In November of 1971, the Giants traded him to Cleveland for Sam McDowell, then the ace of the Indians staff. Had modern analytics existed in that age, the Giants would have seen that McDowell was on the downhill side of his career. Sudden Sam would only win 19 more games in his major league career which only lasted four more seasons, while Perry would win 24 games in his first Cleveland season (with a 1.92 ERA to boot), and the American League Cy Young award. Perry would go on to win 184 more games and pitch for twelve more seasons. This was the first bad trade involving Perry, but not the last.

After getting off to a slow start in 1975, Cleveland sent Perry to the Texas Rangers for a trio of pitchers: Jim Bibby, Jackie Brown and Rick Waits. Perry teamed with Ferguson Jenkins to give the Rangers a formidable 1-2 punch on the mound. During the 1980 offseason, the Rangers sent Perry to the Padres for Dave Tomlin and some cash. At the age of 39, Perry found the fountain of youth in San Diego, going 21-6 with a 2.73 ERA and he became the first pitcher to win the Cy Young in both leagues.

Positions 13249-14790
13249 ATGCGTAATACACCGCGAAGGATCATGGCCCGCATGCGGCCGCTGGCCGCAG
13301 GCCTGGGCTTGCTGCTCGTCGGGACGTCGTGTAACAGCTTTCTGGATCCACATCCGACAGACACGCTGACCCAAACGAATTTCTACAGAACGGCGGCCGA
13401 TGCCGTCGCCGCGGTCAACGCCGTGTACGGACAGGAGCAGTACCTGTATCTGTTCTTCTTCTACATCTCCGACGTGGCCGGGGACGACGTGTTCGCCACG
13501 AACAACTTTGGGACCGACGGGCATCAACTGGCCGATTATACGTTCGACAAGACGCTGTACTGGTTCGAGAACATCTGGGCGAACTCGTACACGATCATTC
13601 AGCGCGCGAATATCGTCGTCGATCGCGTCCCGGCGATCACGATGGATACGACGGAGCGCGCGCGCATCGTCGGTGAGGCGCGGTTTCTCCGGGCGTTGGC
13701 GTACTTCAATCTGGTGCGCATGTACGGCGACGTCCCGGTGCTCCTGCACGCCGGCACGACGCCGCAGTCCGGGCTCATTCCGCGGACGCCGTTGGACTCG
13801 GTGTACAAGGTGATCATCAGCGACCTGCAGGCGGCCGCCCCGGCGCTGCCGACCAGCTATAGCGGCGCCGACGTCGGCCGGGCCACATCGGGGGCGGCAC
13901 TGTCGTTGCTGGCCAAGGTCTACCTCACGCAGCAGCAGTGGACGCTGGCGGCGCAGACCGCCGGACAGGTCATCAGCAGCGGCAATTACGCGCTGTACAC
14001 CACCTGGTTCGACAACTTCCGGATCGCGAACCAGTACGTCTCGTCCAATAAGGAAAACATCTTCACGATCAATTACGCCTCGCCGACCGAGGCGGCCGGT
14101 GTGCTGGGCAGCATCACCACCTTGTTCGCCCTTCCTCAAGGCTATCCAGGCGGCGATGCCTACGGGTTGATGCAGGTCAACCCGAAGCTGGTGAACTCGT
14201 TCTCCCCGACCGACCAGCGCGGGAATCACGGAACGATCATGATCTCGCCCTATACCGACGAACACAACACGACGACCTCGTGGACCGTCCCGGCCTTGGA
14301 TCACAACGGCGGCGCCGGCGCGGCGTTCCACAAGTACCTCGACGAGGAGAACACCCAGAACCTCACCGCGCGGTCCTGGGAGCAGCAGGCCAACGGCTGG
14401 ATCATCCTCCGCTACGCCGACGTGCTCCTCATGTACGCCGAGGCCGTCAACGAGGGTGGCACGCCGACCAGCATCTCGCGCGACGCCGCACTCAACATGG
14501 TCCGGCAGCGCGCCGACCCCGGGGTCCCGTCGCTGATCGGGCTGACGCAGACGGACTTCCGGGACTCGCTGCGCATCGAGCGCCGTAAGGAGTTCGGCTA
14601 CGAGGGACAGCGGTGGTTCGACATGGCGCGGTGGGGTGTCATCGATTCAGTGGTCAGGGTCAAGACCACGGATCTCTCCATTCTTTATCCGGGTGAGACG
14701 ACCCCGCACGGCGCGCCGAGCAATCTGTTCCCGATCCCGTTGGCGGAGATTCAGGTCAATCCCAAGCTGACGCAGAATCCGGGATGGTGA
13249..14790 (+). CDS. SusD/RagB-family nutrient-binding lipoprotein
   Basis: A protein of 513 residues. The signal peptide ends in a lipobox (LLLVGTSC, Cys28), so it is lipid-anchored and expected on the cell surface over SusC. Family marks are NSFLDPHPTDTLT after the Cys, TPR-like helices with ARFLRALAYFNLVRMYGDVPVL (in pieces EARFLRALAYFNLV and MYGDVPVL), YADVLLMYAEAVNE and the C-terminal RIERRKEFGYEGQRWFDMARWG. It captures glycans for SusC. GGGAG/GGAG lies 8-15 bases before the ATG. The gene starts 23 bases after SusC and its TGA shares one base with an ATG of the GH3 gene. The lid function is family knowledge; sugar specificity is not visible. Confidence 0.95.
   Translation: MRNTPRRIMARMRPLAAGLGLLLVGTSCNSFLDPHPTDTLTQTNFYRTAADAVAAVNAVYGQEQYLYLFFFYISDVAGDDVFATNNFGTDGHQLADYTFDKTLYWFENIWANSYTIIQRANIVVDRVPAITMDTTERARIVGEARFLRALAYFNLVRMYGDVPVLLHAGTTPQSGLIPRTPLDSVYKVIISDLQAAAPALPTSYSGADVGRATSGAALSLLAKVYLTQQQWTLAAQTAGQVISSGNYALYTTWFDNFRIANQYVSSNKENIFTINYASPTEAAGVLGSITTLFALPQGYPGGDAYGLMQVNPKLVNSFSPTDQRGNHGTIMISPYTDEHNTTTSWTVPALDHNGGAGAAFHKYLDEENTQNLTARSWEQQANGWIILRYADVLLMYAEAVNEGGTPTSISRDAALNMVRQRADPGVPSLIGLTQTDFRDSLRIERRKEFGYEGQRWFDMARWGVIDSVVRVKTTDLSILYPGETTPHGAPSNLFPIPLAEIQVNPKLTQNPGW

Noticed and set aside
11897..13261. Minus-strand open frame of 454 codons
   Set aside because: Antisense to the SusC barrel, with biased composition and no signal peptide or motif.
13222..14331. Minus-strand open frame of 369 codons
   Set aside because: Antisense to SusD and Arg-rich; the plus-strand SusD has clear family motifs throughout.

Perry was far from being done. After San Diego, he had stops with Texas, again, followed by the Yankees, Braves and Mariners. In Seattle, during the 1982 season, Perry became the 15th member of the 300-win club. The win was a 7-3 complete game victory over the Yankees. Perry became the first pitcher since Early Wynn in 1963 to win 300. At the age of 44, Father Time was knocking on the door. The Mariners released Perry on June 27, 1983.

The Royals, always on the lookout for a reclamation project, signed Perry on July 6th. He appeared in 14 games for the Royals, going 4-4 with a 4.27 ERA over 84 innings of work. His most famous Royal moment came during the Pine Tar game. As George Brett was losing his mind about his reversed home run call, Perry absconded with Brett’s bat. Umpire Joe Brinkman eventually caught him in the clubhouse and retrieved the evidence. The Fleer baseball card company commemorated the event with a card of Brett and Perry in their 1984 set.

In addition to his two Cy Young awards, Perry threw a no-hitter against the Cardinals on September 17th, 1968. In a baseball rarity, the Cardinals’ Ray Washburn no-hit the Giants the very next day.